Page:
Looking out across now-puny Edison Lake in high country Fresno County, an "eerie" feeling comes over Jim Clement.
The lake's capacity is just 5% of its 125,000 acre-feet of water -- a troubling statistic for the 60-year-old owner of Vermilion Valley Resort. His rustic mountain lodge rests beside the lake at about 7,600 feet in elevation.
For many carefree vacationers, visiting this dwindled body of water has become their first up-close-and-personal glimpse at the state's historic drought, Clement said.
For the past three years, and especially this summer, he is often asked this question: "Why is the lake so low? Are they working on the dam?"
Telling them of the drought, the response is often, "Wow, I didn't realize it was that bad."
But for many mountain residents of lakeside communities, the drought's effect has been crystal clear. Down the mountain at Huntington Lake -- which is holding just 34% of its capacity -- docks and hundreds of boat slips have been beached all summer.
Nearby residents at Shaver Lake had a more promising summer -- their docks and slips still floating -- but they received bad news this week.
On Monday, Cal Rossi, a spokesman for Southern California Edison, sent out a dismaying email to Shaver Lake businesses.
He wrote that the energy company is planning to gradually reduce water levels in Shaver Lake. After Sept. 15, lake levels will "hinder" boat ramp access.
"We encourage boat owners to make accommodations to move their boats before this time," Rossi said.
Shaver Lake powers several hydroelectric plants. This summer, its saving grace is water that has been pumped back into the lake for re-use.
"We had a good summer so far, but it just got cut short," said Greg Powell, owner of Shaver Lake Sports.
But it hasn't been all bad for these rural Fresno County communities. Hardy mountain residents like Stephen Sherry, owner of Lakeshore Resort on Huntington Lake, are looking at the bright side.
For example, the fishing right now is "super good," Sherry said.
"There's more fish in a smaller pond. If you have a bathtub and you empty out half the water, they are in a smaller area -- easier to catch," he said with a smile.
And Sherry has faced his summer plight with creativity.
He decided to host two four-wheel-drive "Rock Crawl" events -- one in early July and another last weekend. About 500 to 600 people attended each time to watch modified Jeeps drive over rocks on the now-dusty lakeshore, Sherry said.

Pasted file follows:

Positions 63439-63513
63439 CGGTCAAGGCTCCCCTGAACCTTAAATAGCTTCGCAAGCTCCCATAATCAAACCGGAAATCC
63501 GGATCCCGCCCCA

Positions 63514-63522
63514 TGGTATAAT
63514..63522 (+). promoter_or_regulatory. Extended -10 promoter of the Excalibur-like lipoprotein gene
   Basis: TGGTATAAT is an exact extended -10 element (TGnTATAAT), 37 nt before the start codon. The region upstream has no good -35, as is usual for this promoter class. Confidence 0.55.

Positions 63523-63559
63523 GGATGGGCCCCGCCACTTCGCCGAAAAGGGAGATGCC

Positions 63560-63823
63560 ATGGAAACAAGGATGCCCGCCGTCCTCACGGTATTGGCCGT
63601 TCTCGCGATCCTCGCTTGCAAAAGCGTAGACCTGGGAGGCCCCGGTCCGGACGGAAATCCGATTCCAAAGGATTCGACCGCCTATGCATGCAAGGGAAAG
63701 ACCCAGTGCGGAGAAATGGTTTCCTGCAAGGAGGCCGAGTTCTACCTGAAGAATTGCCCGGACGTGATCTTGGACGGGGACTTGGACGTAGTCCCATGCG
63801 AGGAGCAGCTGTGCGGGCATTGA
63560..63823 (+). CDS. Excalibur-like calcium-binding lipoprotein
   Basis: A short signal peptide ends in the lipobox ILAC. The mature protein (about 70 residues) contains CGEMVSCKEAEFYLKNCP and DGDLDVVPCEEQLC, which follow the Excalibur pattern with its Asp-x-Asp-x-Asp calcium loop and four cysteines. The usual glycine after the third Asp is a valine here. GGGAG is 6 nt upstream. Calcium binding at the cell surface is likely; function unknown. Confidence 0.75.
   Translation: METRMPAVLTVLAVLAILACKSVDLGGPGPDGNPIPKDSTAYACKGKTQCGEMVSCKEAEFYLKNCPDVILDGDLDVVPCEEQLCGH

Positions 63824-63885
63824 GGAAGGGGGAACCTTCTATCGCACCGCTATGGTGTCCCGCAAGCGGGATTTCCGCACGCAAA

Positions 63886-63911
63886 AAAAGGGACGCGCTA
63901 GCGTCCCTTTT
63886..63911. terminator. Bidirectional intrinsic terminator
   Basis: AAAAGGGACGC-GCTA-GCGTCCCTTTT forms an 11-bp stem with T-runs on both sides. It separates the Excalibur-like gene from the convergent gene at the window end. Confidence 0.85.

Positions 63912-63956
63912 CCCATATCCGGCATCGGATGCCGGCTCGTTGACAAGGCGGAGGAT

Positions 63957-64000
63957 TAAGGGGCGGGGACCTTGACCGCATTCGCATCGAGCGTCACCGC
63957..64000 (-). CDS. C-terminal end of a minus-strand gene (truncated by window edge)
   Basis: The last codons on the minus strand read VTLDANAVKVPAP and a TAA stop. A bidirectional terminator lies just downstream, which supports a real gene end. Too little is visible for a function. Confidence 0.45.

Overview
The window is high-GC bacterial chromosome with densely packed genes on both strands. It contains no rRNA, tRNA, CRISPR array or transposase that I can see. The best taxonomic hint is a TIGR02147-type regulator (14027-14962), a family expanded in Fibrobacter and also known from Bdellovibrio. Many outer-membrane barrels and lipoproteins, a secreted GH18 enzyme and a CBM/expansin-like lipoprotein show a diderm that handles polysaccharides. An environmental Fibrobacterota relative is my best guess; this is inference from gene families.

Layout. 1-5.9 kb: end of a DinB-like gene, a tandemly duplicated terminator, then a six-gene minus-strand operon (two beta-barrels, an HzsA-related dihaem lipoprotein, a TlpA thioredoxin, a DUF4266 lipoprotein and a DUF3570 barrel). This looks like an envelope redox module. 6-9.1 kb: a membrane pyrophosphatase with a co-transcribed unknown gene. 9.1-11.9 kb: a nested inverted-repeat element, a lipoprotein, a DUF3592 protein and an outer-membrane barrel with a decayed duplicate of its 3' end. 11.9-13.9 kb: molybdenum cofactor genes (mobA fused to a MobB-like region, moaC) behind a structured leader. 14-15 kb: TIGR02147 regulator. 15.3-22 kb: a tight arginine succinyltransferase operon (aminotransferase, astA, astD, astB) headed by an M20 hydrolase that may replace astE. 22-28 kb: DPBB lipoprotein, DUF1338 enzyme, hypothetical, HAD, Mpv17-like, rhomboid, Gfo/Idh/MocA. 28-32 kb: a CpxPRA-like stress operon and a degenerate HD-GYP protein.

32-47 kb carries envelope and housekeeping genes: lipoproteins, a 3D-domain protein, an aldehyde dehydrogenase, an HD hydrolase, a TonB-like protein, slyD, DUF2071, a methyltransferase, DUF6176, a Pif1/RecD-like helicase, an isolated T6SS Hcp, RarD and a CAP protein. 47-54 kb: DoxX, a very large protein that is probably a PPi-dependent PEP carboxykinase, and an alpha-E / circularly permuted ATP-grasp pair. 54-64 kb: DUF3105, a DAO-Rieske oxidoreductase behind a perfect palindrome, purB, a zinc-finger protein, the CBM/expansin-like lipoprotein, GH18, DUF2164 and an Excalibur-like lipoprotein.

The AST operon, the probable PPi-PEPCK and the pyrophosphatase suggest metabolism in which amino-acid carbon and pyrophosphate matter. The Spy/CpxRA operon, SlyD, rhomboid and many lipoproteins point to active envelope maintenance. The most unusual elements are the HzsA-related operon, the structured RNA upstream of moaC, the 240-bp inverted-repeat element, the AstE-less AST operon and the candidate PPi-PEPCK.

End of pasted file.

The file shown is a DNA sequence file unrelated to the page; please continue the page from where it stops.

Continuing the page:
The event was a big economic boost for the area -- especially since the High Sierra Regatta sailing competition was canceled because of the low lake level.
Sherry's business has certainly suffered: No sailboat rentals, cabin rentals "way down," and summer staff reduced by nearly half -- about 30 people instead of 60. This summer was also the first time he's had to take out a loan to support his resort.
But on Wednesday -- dressed in his trusty suspenders and work jeans -- Sherry was all smiles as he ran around his scenic resort, built in the 1920s.
"I never think negative -- to me that's a waste of time," he said. "What you do is, when you have bad times like that, you think of new, innovative ways to make things work. You tighten your belt, have less people, be more productive and have a good attitude."
On Wednesday, a couple of fly fisherman at Huntington Lake were also staying positive.
Fresno residents Bob Papazian, 62, and Jeff Trafican, 65, with Fresno Fly Fishers for Conservation, tried out fishing a new stream running through a dried-up portion of the lake. They caught about a half dozen trout.
They had a good time fishing, but worry about their mountain friends.
"I know some people who have had to truck water in for their personal use, for their residences in Shaver Lake," Trafican said. "I know there are some people who can't get enough water pumped in some of the rural communities."
Looking out across beached docks and boat slips from his store window, Mark Richards, co-owner of Rancheria Enterprises -- a business that rents pontoon boats and snowmobiles in Lakeshore -- said, "All we can do is pray for snow."
Those at nearby ski resort China Peak are doing the same. The resort has been relying more on revenue from events -- such as weddings, mountain bicycle racing and a motorcycle run -- to get through the summer, said Debra Neely, China Peak's chief financial officer.
"The low snowfall was a disaster for us," Neely said. "We did everything in our power to stay open ... it was a historically bad year -- the worst probably in 75 years."
But the number of people utilizing 28 area campgrounds is about the same as it was last year, said Richard Van Duyne, an operating manager for Sierra Recreation, a division of California Land Management, from his campground reservation office near Lakeshore.
Annually, the area sees about 150,000 campers, Van Duyne said.
"I think it's been a surprisingly good year," he said. "There were a lot of people who realized there's more to the area than just the lake. There's camping, there's hiking, there's all the other activities."
But Roy Lofts, a site manager for Sierra Recreation, added, "If we don't get rain this winter, California is going to be one hurting son-of-a-gun. If we don't get a snowpack -- it looks bad now, it will be really, really bad next year."
Back at nearly empty Edison Lake, Clement has been thinking the same thing.
Luckily, Clement diversified his business -- largely catering to hikers coming off the John Muir and Pacific Crest trails -- but he misses seeing Edison Lake full of water and tourists walking its shoreline.
"That's the thing I miss the most -- looking out my window at the bay and seeing kids and dogs playing in the water," Clement said. "Now it's literally a mile and a half of sand with no plant life."